Of course, some other politicians are not so good at it. Gerhard Schroder presented himself as a German Blair, but was less credible than his more youthful mentors. Besides, he dyes his hair. In Japan the leader of the Democrats, the main opposition party, Naoto Kan, has been dubbed Blair- san. His party offices have the same "advertising agency" feel as Labour's campaign HQ in Millbank Tower, and the advertisements mimic those of the US Democrats and New Labour. But though he tops the polls as Japan's most popular politician, pure popularity in Japan has to be buttressed by an effective political machine and the party has yet to make a breakthrough there. However, he may make it in the future.
If Clinton's successful election and re-election have had a profound influence on democratic politics elsewhere, will his recent escape from having to pay the price for a scandal do likewise? I think it will. Expect politicians in trouble everywhere (and I mean different sorts of trouble from Mr Clinton's) to adopt a similar defence. Apologise to voters, crave forgiveness, be very, very humble at the appropriate moment (but not for too long), and meanwhile watch every nuance of the opinion polls to fine- tune policies to meet the perceived fears and hopes of the electorate. This is what people want.
Or at least it is what people want while the good times roll. America's rising influence in the world is partly the result of the political triumph of its President, but to a greater extent it is a result of the success of the American economy. Of course, in one sense the two are related; were the economy in recession, Mr Clinton would hardly be the most popular president since the Second World War. But the relationship works only one way. Neither Mr Clinton nor the Democrats are responsible for the explosion of entrepreneurship and new technology that is driving the US economy forward.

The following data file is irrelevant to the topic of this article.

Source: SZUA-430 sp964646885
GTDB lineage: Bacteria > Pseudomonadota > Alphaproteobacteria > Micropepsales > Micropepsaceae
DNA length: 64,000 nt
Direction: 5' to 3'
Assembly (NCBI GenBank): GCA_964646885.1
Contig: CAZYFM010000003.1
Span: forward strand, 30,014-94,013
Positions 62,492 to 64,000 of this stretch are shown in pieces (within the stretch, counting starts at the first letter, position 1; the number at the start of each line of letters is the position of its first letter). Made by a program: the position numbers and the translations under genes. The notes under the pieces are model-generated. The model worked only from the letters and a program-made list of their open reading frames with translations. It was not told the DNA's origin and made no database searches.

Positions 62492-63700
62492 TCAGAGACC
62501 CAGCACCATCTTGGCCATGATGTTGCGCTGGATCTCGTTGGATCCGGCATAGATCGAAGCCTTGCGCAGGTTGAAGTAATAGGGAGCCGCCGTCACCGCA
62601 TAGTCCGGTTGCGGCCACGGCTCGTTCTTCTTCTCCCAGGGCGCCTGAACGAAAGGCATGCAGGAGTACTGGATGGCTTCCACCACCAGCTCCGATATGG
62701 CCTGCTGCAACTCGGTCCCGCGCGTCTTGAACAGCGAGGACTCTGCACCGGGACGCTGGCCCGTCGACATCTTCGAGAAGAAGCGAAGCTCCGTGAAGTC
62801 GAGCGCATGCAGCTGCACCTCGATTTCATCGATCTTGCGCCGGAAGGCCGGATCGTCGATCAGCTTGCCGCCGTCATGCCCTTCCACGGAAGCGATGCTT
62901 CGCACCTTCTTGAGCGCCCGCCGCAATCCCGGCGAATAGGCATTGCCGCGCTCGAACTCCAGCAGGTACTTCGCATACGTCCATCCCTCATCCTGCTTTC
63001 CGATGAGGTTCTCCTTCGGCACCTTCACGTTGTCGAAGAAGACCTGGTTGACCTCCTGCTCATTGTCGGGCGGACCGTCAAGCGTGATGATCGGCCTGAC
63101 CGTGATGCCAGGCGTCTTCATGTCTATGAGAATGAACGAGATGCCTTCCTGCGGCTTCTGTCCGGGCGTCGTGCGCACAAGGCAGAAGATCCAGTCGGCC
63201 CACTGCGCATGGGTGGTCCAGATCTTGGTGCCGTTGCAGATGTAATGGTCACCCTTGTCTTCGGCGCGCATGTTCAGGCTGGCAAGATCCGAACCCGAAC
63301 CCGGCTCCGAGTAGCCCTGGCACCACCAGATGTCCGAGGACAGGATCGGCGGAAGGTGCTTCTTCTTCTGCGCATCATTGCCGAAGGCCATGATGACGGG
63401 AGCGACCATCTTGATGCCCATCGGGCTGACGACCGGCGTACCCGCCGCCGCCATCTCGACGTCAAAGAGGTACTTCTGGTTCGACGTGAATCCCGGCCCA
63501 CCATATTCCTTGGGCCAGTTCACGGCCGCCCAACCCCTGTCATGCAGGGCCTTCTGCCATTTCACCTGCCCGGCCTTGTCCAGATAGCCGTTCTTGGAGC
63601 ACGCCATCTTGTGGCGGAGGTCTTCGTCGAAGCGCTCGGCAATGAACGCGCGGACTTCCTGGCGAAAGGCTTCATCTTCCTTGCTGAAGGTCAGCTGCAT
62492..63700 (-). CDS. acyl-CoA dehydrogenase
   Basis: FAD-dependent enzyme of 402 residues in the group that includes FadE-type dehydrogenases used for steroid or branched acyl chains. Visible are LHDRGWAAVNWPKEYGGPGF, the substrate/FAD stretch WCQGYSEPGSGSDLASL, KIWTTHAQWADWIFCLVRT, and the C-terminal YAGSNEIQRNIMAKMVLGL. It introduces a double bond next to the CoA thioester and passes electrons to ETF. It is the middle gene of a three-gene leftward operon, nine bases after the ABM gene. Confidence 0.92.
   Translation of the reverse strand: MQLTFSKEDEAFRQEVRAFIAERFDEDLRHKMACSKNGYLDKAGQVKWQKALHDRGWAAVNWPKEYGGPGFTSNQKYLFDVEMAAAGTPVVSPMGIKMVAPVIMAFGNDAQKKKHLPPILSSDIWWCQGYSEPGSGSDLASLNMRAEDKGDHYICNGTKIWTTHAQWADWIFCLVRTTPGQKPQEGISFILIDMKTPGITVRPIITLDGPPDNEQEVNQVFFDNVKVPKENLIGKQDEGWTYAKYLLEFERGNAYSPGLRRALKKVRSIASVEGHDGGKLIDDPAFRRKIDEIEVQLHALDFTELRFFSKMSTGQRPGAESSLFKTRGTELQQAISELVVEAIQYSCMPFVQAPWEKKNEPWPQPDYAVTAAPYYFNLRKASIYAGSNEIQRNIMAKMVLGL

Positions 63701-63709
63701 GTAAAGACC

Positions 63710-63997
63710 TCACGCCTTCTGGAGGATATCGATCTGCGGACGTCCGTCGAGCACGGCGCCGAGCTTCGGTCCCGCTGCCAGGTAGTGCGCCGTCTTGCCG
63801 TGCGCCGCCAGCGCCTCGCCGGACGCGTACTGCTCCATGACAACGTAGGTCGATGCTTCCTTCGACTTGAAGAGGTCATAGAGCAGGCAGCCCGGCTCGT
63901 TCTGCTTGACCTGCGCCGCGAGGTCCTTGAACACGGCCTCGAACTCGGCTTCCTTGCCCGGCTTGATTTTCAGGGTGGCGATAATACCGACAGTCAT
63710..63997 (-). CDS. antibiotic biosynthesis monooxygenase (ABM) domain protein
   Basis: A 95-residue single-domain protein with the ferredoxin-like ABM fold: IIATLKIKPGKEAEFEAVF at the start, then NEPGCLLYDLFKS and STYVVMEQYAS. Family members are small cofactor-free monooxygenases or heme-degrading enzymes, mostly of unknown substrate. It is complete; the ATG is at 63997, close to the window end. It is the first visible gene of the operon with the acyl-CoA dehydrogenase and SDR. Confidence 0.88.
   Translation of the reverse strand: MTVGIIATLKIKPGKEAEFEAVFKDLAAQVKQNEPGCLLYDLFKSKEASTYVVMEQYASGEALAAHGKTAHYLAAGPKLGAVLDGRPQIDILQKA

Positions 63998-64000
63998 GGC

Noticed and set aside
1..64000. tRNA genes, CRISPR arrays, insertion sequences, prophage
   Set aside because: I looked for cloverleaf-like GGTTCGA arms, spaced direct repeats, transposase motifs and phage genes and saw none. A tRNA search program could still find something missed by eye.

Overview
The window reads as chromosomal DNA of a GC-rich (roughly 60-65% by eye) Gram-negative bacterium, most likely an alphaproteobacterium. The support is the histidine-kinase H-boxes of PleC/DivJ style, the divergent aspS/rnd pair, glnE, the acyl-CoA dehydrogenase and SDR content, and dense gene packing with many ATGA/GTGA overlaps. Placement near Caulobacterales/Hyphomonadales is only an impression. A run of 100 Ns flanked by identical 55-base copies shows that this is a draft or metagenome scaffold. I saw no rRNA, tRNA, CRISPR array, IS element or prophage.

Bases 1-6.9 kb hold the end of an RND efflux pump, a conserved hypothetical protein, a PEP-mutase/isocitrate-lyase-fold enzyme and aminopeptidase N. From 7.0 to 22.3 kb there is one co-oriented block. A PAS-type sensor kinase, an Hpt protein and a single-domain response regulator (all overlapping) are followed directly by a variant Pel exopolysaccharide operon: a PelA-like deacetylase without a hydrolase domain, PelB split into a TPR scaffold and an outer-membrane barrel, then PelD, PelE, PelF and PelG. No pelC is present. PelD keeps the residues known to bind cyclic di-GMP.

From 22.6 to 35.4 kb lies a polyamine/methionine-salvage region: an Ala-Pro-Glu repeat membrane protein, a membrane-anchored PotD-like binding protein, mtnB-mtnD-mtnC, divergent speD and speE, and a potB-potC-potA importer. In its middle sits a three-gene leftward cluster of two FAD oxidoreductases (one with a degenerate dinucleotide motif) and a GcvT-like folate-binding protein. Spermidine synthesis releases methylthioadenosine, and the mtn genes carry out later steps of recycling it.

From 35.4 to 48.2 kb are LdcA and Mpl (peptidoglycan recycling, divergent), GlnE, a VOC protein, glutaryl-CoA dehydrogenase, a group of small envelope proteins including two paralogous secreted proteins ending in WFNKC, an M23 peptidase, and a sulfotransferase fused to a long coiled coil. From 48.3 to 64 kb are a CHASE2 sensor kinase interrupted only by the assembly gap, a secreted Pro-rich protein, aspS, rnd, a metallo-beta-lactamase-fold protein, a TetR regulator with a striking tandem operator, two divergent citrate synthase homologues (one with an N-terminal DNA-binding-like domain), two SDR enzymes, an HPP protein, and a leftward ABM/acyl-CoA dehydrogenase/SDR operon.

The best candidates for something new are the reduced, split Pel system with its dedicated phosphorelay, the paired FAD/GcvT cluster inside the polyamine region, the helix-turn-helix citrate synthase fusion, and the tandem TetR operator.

Mr Clinton has unintentionally created additional global interest in the US. But it is American business that, with perhaps a little help from the Federal Reserve, has been responsible for the eight-year-long boom. Insofar as business people in the US are political at all, they tend to vote Republican. When the boom ends, as it surely will, people may adopt a different tone to the current indulgent one.
In that sense, the big idea of Mr Clinton's politics may prove less durable than the big idea of Mrs Thatcher's privatisation.
But the exporting of American business culture, ideas and values will, I am sure, continue, because the US is the only country in the world that has developed a successful exportable popular culture.
This is relevant to Britain, for we benefit as the principal sub-contractor to the US entertainment industry. Our own cultural exports are booming - they are the fastest-growing segment of our invisible exports, which are now second only to those of the US in size. But we ride on the back of American funding and distribution. We can do the creative side stunningly well, but we seem unable to do the business side.
That is all right. The US information and entertainment industries will race on. US technology, in particular its pioneering of new uses for the Internet, will also race on. The world will remain tremendously interested in America.
Just as Mr Blair has, so to speak, developed the export version of the Clinton political model, so our own creative industries will continue to help some of the fastest-growing parts of US economy to sell their wares to the rest of the world. In return, we will also get access to the US market for our home-produced creative exports.
So, if Mr Clinton wants to help All Saints sell more records in the United States, then we should be grateful. He is a genius of an entertainer himself.Reuse content